Oh, you're probably right there. Is that metric or imperial 0603? Anyhow, if it could be shrunk, presumably it could be packaged efficiently. A room sized computer, but with a billion memristors might be worth it.


Imperial. In any case, this is helps visualize how incredibly modern IC fabrication and packaging is. The biggest CPUs have up to 40 billion transistors and the biggest flash chips have 2 trillion! Following our naive 3.2mm by 1.4mm by 5mm spacing, that would be 896 and 44,800 cubic meters respectively!


This is a 50 000 liter tank to give an idea.

https://www.directwatertanks.co.uk/50000-litre-vertical-grp-...

I wonder if this means it is undoable.


No that would be a 50 million litre tank.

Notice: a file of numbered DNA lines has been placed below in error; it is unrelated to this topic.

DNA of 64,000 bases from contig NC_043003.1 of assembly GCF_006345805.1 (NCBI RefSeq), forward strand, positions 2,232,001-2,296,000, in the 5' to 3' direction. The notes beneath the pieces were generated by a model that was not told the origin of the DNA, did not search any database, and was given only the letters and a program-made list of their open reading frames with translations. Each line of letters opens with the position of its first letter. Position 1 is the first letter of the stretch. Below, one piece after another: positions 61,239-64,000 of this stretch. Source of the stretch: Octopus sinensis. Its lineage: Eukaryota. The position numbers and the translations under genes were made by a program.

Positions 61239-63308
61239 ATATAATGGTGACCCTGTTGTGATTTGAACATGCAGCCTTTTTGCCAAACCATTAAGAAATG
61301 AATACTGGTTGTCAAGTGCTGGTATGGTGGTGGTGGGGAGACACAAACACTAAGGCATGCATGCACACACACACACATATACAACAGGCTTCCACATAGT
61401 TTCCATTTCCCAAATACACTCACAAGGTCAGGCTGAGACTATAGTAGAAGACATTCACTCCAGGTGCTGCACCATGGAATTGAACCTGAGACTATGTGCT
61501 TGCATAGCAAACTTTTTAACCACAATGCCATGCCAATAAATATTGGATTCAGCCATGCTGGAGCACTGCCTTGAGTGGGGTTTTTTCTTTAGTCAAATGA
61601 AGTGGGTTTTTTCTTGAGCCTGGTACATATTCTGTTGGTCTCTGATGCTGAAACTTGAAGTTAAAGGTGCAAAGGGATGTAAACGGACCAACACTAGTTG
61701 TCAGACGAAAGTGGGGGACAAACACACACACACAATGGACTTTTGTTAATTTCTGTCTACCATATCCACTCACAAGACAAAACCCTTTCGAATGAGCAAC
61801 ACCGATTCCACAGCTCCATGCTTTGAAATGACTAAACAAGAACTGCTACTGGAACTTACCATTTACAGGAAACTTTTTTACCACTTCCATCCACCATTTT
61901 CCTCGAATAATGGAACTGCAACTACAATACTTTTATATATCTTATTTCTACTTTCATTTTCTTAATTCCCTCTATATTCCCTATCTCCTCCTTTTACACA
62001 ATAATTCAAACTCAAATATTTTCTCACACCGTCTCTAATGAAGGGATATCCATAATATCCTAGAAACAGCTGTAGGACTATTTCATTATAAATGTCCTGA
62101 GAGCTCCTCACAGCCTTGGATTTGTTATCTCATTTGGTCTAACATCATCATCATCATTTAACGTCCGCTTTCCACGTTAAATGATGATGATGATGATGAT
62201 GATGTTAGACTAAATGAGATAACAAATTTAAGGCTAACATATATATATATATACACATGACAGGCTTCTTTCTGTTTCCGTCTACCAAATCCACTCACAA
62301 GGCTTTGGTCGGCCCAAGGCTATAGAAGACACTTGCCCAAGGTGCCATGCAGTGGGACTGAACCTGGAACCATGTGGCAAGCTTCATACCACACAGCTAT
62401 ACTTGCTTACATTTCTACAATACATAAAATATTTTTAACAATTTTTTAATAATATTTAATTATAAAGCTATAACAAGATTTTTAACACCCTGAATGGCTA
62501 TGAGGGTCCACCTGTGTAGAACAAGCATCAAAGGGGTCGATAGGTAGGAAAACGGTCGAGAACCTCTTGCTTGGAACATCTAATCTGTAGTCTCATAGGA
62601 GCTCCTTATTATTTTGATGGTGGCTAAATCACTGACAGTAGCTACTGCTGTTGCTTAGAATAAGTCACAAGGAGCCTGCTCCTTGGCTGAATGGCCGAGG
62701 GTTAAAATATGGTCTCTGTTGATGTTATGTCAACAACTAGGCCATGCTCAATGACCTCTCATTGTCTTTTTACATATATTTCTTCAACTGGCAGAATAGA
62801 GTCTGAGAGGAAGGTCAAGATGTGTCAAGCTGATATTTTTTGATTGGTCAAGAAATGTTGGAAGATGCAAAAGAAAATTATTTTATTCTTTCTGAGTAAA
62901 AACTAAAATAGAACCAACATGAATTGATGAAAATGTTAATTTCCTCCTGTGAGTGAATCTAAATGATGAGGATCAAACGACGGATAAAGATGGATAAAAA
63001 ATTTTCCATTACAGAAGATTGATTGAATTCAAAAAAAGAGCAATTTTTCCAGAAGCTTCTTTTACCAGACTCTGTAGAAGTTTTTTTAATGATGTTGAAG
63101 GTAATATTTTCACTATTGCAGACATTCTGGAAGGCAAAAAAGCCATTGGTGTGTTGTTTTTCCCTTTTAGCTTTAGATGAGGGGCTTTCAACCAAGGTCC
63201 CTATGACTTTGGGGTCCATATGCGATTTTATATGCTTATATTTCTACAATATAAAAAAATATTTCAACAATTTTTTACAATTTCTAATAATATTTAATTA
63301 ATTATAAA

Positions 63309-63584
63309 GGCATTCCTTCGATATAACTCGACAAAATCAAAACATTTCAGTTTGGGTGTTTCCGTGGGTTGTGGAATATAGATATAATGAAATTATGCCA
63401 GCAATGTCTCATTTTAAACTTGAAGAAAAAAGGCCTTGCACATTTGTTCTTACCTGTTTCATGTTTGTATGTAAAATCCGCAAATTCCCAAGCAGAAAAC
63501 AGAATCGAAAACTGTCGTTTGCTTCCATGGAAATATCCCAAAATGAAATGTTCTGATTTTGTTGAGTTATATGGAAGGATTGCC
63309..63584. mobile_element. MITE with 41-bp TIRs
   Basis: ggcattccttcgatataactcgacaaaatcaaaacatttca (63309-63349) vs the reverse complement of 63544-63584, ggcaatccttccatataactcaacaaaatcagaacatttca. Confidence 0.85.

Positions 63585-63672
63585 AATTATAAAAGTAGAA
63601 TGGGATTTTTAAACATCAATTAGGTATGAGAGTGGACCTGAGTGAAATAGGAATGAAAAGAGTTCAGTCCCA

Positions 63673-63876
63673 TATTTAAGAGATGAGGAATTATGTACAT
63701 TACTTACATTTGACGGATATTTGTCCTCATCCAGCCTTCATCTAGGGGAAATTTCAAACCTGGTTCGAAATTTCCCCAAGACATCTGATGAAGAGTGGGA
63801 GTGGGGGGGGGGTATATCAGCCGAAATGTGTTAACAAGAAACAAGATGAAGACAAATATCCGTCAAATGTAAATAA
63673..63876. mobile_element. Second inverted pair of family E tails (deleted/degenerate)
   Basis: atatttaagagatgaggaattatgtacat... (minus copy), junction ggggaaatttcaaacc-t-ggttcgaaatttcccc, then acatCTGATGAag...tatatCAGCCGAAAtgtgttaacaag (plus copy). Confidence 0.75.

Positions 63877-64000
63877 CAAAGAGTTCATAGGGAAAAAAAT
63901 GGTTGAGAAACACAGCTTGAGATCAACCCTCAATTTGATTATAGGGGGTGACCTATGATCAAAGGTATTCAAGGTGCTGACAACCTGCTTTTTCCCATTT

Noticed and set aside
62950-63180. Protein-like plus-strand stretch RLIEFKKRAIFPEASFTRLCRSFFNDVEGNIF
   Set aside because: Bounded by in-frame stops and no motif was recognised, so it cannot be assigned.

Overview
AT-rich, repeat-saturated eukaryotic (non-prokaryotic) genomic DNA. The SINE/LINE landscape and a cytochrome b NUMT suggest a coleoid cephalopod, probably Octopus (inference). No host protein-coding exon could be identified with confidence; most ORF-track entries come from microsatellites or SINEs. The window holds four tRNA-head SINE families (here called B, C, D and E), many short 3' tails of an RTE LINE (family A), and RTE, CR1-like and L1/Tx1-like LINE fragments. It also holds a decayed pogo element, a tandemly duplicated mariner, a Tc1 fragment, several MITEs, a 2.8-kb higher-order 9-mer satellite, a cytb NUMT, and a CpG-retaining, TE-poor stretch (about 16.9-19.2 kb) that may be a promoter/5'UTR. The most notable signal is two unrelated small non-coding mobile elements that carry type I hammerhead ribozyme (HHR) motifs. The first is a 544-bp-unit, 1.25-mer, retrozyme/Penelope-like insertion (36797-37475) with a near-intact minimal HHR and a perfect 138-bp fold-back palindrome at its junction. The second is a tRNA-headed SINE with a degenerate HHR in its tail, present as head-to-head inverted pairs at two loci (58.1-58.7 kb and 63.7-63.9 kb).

To be fair those flash cells stack directly on top of each other so in some sense you can shave off a factor of ten.


Chemistry definitely changes with scale, but that could be a good thing. This effect may be more powerful in the Nanoparticle size range, and then we can make memresistors only a few atoms thick.


How is this not simply an electrolytic capacitor operating near its breakdown voltage?


(OP/Author here) In a way it is, but there's a resistor in a U shape between the two plates (so the open side of the U is our connection points, and there's a voltage gradient due to the resistor, which causes a charge/pH gradient in the electrolyte, which causes differential plating/stripping of Al on the resistor - altering the "connection point" as you run a charge through it.


I have experimented a lot with memories, for now the most interesting path is to use just LEDs as 1 bit of dynamic memory.

1. Cover the LED so it cannot be hit by light 2. Charge it in reverse bias to write a 1 or do nothing to write a 0